When arriving at an airport, the airline will give all travelers some documents to complete while still en route to the United States. All travelers are required to complete a Customs Declaration form 6059B. Those travelers who are non-United States citizens and are requesting admission to the United States with a Visa will be given the Form I-94 (white), Arrival/Departure Record to complete. Those travelers who obtained authorization to travel via the Electronic System for Travel Authorization will not need to complete any additional forms. For more information on ESTA visit the Electronic System for Travel Authorization page. http://www.cbp.gov/xp/cgov/travel/id_visa/esta/
Upon arrival, the airline personnel will show you to the inspection area. You will queue up in an inspection line and then speak with a CBP officer. If you are a U.S. citizen, special lines may be available to you. If you are not a U.S. citizen, you should use the lanes marked for non-citizens. If you are a U.S. citizen, the officer will ask you for your passport and Customs Declaration form, verify your citizenship, and welcome you back to the United States. You may be asked to proceed to a second screening point with your belongings for additional questioning by CBP Officers. If you are a U.S. citizen, the officer will ask you for your passport, verify your citizenship, and then welcome you back to the United States.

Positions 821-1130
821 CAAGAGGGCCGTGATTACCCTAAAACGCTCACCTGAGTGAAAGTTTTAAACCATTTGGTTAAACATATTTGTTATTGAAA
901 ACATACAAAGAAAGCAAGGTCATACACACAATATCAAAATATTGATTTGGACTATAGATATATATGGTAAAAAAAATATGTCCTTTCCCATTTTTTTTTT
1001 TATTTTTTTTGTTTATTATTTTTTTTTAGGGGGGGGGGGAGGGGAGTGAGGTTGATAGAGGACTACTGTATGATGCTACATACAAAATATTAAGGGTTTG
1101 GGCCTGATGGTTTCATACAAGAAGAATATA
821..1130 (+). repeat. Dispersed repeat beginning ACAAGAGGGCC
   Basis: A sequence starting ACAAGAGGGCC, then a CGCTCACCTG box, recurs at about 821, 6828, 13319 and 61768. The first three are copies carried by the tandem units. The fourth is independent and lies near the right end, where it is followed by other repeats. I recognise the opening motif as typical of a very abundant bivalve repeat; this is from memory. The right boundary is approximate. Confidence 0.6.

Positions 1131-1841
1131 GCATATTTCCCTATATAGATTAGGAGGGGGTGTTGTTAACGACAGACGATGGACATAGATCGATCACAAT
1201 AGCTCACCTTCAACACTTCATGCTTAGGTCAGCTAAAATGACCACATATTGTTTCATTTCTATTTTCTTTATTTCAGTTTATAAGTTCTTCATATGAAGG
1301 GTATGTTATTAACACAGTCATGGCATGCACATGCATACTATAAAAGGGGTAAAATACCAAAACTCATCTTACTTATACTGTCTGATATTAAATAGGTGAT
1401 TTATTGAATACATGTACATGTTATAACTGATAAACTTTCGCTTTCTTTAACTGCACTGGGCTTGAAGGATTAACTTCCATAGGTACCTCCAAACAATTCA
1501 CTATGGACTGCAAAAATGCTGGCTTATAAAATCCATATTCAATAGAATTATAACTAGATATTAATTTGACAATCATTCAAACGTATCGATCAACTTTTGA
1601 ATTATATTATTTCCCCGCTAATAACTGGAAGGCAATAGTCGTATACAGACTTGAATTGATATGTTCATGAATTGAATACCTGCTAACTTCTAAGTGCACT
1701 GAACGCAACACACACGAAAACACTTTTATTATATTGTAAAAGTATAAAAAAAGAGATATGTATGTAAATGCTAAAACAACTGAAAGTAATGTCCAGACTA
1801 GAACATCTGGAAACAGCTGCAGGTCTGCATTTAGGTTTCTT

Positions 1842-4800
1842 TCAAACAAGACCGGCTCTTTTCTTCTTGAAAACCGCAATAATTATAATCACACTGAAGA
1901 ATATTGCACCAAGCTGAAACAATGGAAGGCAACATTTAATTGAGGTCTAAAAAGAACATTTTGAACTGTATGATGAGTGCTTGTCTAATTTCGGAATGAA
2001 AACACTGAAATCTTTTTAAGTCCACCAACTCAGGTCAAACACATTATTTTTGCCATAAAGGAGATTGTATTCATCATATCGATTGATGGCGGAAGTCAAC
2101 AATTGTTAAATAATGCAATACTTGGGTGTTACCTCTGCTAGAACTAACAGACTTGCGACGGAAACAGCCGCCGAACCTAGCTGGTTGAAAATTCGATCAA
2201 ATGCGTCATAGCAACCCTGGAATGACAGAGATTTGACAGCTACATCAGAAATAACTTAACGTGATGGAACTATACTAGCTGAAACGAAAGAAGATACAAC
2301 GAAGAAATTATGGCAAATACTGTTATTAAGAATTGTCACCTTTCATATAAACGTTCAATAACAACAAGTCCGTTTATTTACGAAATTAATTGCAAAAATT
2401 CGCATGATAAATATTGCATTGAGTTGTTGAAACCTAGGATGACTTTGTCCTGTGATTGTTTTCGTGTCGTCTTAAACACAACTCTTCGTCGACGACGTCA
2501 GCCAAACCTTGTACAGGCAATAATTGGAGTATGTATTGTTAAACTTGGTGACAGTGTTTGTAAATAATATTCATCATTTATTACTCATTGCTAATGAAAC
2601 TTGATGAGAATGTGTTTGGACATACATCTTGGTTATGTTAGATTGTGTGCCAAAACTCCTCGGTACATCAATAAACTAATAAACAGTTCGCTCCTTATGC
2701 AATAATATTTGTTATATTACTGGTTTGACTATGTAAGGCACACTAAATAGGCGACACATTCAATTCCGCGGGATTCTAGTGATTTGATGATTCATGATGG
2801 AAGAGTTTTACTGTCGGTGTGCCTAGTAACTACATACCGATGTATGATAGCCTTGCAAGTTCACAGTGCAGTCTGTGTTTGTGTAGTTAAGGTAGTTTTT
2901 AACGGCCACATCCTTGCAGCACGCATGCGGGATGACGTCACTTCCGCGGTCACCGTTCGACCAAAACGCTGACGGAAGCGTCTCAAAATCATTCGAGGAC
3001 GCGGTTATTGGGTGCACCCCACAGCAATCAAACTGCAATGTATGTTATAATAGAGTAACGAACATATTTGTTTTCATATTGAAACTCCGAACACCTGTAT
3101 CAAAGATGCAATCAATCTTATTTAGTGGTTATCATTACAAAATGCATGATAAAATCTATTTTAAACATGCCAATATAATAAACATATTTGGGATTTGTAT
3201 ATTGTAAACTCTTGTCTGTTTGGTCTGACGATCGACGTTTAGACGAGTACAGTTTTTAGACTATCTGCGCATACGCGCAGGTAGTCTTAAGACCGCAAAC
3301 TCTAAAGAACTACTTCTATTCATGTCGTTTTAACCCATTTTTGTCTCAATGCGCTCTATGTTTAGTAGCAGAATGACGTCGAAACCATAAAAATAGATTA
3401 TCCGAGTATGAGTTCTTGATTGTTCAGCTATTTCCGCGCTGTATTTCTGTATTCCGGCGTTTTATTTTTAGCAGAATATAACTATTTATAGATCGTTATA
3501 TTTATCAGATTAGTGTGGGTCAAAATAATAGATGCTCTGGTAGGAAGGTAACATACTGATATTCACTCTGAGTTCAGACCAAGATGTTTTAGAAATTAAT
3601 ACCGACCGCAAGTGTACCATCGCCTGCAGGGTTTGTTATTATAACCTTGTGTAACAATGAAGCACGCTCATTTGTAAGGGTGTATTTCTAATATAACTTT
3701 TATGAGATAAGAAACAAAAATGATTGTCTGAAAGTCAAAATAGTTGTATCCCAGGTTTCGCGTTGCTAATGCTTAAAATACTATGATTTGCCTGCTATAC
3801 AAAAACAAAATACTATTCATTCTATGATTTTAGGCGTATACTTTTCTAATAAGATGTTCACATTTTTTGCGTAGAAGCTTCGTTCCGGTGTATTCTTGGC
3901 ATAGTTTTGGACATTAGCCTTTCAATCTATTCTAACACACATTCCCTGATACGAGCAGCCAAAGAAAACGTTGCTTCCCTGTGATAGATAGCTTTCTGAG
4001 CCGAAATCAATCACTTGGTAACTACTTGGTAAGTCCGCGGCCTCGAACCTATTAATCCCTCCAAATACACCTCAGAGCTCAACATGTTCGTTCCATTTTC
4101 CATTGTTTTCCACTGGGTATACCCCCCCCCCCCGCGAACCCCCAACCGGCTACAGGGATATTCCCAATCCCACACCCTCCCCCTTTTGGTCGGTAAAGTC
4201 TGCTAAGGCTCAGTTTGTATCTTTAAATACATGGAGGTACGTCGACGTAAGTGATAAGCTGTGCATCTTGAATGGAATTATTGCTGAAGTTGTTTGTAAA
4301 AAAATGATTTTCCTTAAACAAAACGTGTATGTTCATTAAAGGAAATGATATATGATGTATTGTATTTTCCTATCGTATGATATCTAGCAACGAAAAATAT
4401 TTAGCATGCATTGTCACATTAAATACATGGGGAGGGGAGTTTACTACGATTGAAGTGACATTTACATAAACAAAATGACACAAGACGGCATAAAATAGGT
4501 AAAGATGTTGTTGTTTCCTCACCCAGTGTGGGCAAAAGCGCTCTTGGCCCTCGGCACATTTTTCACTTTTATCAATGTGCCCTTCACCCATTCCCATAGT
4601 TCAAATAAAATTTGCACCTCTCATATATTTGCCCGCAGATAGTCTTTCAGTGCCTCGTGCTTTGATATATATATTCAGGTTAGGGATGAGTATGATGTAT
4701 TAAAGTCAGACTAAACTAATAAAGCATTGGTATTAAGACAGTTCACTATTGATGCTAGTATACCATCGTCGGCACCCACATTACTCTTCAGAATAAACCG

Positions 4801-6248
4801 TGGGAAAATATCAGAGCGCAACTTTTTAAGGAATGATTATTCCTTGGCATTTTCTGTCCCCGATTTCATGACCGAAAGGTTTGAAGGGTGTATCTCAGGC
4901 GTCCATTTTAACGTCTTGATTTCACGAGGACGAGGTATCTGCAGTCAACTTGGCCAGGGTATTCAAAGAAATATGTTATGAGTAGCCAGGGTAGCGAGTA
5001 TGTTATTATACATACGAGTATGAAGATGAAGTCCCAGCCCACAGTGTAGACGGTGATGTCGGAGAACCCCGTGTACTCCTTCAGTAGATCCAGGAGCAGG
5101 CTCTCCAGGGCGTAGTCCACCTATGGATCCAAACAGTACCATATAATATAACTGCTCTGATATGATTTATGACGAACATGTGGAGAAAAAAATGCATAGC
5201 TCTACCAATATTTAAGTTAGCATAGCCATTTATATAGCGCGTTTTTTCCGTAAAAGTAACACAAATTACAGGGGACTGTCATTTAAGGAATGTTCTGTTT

You will then proceed to the Customs inspection area. If you are an alien, the CBP Officer must determine why you are coming to the United States, what documents you may require, if you have those documents, and how long you should be allowed to initially stay in the United States. These determinations usually take less than one minute to make. If you are allowed to proceed, the officer will stamp your passport and customs declaration form and issue a completed Form I-94 to you. A completed form I-94 will show what immigration classification you were given and how long you are allowed to stay. Also, If you are an alien, CBP Officers may decide that you should not be permitted to enter the United States.
There are many reasons why this might happen (see INA § 212(a)). You will either be placed in detention, or temporarily held until return flight arrangements can be made. If you have a visa, it may be cancelled. In certain instances, Officer(s) may not be able to decide if you should be allowed into the United States. In this case, your inspection may be deferred (postponed), and you will be instructed to go to another office located near your intended destination in the United States for further processing.
Disclaimer: The information herein is not intended as legal advice and is provided for general information only.Questions involving interpretation of specific U.S. laws should be addressed to an attorney and/or government officials.